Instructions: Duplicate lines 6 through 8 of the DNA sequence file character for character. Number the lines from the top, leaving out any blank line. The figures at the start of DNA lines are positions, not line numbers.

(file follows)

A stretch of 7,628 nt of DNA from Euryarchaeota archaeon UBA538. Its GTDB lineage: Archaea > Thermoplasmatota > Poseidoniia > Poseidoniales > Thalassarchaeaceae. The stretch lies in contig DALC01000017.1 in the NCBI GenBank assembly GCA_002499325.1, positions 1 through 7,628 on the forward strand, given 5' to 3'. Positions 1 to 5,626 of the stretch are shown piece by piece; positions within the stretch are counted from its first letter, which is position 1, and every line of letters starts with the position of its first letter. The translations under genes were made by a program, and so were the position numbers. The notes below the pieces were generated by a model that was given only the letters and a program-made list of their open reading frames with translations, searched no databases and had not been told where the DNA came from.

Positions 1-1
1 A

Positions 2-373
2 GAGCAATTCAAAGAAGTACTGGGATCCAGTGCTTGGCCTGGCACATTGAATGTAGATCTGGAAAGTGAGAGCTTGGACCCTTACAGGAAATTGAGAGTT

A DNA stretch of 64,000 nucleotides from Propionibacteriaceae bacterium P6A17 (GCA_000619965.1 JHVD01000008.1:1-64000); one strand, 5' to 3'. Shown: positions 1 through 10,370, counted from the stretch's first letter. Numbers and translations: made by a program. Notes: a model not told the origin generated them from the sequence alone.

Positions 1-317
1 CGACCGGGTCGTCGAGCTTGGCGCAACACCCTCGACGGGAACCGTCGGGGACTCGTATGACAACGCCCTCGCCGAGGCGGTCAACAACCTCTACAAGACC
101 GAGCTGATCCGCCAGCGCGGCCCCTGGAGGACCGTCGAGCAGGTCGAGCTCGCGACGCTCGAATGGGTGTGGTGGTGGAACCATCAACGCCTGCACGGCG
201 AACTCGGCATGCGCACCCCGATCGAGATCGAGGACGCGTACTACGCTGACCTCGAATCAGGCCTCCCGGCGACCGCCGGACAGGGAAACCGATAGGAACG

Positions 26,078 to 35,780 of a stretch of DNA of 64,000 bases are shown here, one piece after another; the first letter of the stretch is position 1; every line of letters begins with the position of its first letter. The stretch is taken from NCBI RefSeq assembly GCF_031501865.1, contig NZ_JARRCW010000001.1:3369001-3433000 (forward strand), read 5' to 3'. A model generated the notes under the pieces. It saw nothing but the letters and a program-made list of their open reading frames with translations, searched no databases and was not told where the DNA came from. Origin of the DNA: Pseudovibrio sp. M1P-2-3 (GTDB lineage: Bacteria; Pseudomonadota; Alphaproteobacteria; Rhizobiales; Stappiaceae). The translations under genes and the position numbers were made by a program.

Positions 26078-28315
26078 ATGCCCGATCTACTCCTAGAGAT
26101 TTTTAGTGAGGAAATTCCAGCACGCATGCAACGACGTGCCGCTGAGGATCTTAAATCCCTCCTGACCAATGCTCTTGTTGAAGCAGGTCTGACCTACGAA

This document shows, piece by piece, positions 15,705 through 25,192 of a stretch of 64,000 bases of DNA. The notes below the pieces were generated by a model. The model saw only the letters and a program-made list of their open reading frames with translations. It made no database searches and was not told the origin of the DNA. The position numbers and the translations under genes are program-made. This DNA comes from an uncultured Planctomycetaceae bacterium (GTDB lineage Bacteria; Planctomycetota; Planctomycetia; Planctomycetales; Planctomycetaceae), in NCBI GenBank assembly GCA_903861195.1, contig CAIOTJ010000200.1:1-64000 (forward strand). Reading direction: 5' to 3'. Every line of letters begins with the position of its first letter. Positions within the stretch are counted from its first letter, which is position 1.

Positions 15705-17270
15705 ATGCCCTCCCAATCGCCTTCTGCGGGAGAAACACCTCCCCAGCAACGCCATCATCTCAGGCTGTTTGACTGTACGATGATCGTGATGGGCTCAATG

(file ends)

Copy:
A DNA stretch of 64,000 nucleotides from Propionibacteriaceae bacterium P6A17 (GCA_000619965.1 JHVD01000008.1:1-64000); one strand, 5' to 3'. Shown: positions 1 through 10,370, counted from the stretch's first letter. Numbers and translations: made by a program. Notes: a model not told the origin generated them from the sequence alone.

Positions 1-317
1 CGACCGGGTCGTCGAGCTTGGCGCAACACCCTCGACGGGAACCGTCGGGGACTCGTATGACAACGCCCTCGCCGAGGCGGTCAACAACCTCTACAAGACC